Lesson Plans Pre-K-12 |
California Native American Day
Friday, September 27, 2013
California Native American Day
was established as an official state holiday in 1998. Today,
all California schools recognize the fourth Friday in
September as the official Native American holiday.
Events held at USCD during the months of September
Kumeyaay Info Website
is an excellent website that provides research
and links for all the local Native American
Bands/Tribes of the San Diego area.
Read this First:
Teaching Respect for Native Peoples
The National Museum of the
American Indian has published an
excellent guide outlining the
Native American perspective we need to
understand before teaching about Native
Americans or Thanksgiving.
Scholastic.com has published
teaching guidelines from Oyate, a
Native organization whose goal is to insure that
native peoples' histories are portrayed honestly
Lesson Plans (PreK-12)
Click here for
California Native American Day web site.
It includes links, resources, news, lesson plans and announcements.
Projects Grades PreK-8
Students can conduct research and then
interview an anthropologist, learning more about three Native
American tribes who are working to protect the wild salmon in the Skagit
The Earthwatch Institute and
Scholastic have teamed up to create a website of information and research projects
about Native American Cultures of New Mexico, Utah, and Washington.
Students can participate in a
research project on the Anasazi
and Pueblo Indians at a web site created by Scholastic and
Visit the Kids Guide to the
Kumeyaay for research projects and information for students on the
Kumeyaay Band of Native Americans
Software Grades 9-12
For information on how access this outstanding software purchased by PUSD,
check your email for updated information. Using the Social Studies
and Literature link guides below, navigate to the lessons that
would be best for your students.
Studies> US History > Native American History
section has the following components:
American Tribal Governments (QL #611):
In this web lesson, students compare tribal governments of
several Native American tribes to the government of the
Wars (QL #1130):
In this classroom
activity, students research five military encounters between the
and Native American tribes on the
late 1800s. Students discuss the legacy of each conflict.
Early North American
Civilizations (QL #1342):
Learn about Native American societies before 1500 by studying what
archeologists know about early Native American Societies.
Removal Act of 1830 (QL #31): In
this Web Inquiry, students research the government's attempt to
assimilate Native Americans through education programs at the
turn of the 20th century. Students then write an essay analyzing
the impact of this movement on Native American children and
Native American Reeducation Movement (QL #200):
Students research the government's attempt to assimilate Native
Americans through education programs at the turn of the 20th
century and the impact of this movement on Native American
children and culture.
Eastman, Native American (QL #557): In
this web lesson, students explore the writings of Charles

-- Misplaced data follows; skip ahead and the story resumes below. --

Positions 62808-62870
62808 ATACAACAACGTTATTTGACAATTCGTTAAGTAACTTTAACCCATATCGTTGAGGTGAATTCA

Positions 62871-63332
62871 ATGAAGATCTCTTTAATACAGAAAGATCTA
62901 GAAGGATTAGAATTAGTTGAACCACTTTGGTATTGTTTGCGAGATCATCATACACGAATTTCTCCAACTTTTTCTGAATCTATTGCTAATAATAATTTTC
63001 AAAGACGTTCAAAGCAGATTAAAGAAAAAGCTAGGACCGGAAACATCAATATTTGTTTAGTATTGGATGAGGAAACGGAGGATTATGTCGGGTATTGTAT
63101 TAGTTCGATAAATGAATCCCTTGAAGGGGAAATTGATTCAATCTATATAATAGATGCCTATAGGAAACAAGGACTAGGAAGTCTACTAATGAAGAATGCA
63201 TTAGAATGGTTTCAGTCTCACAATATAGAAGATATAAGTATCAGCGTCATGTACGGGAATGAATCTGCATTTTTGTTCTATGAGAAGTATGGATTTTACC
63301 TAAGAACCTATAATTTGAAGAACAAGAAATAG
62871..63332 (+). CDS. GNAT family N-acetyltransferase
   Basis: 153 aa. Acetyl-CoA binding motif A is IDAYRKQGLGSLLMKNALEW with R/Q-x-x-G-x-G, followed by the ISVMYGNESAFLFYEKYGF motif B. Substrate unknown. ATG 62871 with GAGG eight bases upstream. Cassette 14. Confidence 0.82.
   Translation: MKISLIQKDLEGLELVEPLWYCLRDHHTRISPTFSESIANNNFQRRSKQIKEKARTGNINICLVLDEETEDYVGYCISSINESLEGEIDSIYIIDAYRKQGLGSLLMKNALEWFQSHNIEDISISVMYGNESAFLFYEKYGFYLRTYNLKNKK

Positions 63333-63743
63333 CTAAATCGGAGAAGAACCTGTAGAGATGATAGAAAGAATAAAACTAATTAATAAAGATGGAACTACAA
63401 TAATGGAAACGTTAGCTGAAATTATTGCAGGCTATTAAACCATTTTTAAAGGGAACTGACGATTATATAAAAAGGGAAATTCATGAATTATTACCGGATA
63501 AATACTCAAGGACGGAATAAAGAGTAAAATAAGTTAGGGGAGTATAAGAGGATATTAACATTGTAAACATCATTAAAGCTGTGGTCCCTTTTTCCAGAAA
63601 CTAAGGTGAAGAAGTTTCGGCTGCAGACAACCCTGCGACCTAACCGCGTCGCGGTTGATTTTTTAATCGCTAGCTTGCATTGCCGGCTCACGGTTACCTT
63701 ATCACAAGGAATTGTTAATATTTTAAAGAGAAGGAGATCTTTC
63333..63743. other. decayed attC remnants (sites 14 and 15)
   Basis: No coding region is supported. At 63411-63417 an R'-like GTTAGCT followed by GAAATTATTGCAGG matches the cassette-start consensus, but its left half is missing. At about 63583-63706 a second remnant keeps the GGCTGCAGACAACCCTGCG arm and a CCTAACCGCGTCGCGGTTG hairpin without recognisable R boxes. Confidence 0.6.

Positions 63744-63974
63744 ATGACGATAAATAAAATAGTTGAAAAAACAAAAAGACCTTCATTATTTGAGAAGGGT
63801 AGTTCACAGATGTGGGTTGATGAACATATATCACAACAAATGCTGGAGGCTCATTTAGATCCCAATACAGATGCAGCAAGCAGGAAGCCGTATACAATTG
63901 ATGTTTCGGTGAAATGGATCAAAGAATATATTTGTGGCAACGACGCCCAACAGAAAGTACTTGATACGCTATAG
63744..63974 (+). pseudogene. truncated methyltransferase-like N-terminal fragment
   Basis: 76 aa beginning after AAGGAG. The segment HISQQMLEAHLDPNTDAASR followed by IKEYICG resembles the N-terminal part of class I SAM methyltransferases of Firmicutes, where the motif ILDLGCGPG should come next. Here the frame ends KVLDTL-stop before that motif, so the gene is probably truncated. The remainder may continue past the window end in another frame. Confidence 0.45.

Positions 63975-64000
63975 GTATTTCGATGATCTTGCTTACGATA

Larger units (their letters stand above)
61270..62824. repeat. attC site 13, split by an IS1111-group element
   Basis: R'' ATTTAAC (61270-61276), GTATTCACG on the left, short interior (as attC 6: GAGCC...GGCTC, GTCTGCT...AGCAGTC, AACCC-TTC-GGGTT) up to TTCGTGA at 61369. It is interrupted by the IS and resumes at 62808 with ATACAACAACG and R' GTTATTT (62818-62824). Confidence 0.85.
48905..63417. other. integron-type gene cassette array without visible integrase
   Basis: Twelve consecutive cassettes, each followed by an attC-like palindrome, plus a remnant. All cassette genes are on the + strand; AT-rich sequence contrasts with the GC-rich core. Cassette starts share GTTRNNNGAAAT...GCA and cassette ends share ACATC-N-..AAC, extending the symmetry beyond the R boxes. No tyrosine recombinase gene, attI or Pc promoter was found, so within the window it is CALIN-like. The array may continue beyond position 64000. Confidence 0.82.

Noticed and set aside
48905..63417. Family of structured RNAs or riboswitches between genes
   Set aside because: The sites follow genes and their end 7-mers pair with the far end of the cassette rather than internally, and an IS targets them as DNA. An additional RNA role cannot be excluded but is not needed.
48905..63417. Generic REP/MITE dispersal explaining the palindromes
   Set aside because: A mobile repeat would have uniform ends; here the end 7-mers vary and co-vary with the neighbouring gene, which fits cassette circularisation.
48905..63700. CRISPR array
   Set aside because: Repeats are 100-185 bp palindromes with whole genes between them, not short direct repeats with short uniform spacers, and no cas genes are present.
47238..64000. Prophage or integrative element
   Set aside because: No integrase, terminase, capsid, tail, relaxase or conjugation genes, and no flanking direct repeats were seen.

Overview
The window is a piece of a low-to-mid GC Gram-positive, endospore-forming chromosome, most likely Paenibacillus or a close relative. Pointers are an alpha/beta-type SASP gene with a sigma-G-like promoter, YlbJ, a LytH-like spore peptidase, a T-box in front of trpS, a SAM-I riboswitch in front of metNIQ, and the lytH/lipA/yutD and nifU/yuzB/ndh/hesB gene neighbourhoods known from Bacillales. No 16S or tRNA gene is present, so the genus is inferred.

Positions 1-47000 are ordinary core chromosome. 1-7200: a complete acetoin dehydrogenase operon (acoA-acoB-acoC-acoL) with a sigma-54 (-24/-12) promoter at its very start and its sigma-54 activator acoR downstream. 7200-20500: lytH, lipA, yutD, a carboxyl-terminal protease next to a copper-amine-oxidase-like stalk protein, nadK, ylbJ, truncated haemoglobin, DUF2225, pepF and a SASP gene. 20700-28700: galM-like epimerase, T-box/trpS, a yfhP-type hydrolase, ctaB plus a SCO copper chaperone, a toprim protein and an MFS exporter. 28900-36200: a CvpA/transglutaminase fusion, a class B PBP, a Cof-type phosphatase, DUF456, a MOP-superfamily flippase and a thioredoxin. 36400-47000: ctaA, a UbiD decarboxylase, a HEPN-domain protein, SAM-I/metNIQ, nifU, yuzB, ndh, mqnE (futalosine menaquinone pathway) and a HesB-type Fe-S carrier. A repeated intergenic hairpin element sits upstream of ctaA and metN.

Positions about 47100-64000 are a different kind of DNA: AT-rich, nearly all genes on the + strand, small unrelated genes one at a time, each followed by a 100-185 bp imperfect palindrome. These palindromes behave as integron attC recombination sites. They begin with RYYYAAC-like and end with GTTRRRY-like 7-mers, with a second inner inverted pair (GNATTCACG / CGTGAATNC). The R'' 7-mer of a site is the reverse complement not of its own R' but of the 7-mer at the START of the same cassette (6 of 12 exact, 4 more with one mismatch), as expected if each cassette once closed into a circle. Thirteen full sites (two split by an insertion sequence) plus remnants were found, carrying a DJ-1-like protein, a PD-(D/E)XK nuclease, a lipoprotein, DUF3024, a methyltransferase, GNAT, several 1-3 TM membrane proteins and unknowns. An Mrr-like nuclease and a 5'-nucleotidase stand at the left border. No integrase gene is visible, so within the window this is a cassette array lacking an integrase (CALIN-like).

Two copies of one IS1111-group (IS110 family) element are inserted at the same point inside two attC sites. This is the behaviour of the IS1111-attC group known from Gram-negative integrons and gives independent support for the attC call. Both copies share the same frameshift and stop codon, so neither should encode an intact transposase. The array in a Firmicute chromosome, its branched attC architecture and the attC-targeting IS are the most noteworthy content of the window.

Eastman (1858-1939), a Santee Sioux educated at
. Students read selections
from Indian Boyhood to identify details of 19th-century
Indian life and the changes brought to Indian culture as the West
was settled by European Americans.
and Voice in Hogan's Power
(QL #1081): In this classroom
activity, students examine the way language is used to develop
the theme of survival in Power by Linda Hogan. They do an
analytical reading of one short passage, focusing on how the
novel's narrative voice is defined by the use of tone, dramatic
scene, syntax, imagery, and narrative method. Applying these
skills in close reading, they discuss the way language reveals the
network of social and blood relationships, history, and memories
that make up Chickasaw culture. Students write an analytical essay
on the relationship of the narrator and the panther, and they
compose an original narrative sketch about a totem animal that
represents the spirit of their own class and school community.
American Responses to Loss (QL #349): In
this project, students examine The Way to Rainy Mountain
by N. Scott Momaday along with excerpts from other
Native American literary responses to the loss of lands and
identity. Together these selections illustrate both traditional
and nontraditional Native American literary and rhetorical
patterns. Students analyze the way each author uses rhetorical
forms to construct a positive and powerful Native American
identity for a non-Native American audience. Working
collaboratively, students plan and present a conference on these
works, organized around a theme of their choice.
Native American Writers (QL #1363): Learn about the
challenges Native Americans face in honoring their traditions while building
introduces students to the culture, themes, and stylistic devices
associated with Native American literature. In the opening Focus
section, students examine images and respond to questions that
prepare for reading. In the Explore section, students read and may
listen to short quotations by Sarah Winnemucca Hopkins, Charles A.
Eastman Ohiyesa, N. Scott Momaday, Leslie Marmon Silko, Joy Harjo,
and Linda Hogan. Interpretive aids help students analyze themes
and stylistic devices in these passages. In Respond, students
apply their learning in an independent analysis of an excerpt from
N. Scott Momaday's "The Man Made of Words."
Discovery Education Videos
Login to the Discovery Education site
with your Discovery Education login. Search for key words: Native
American and then filter by grade and subject area for videos, photos,
articles, and images. (There are 1,500 videos and video segments you can
further filter by grade level or Standard.)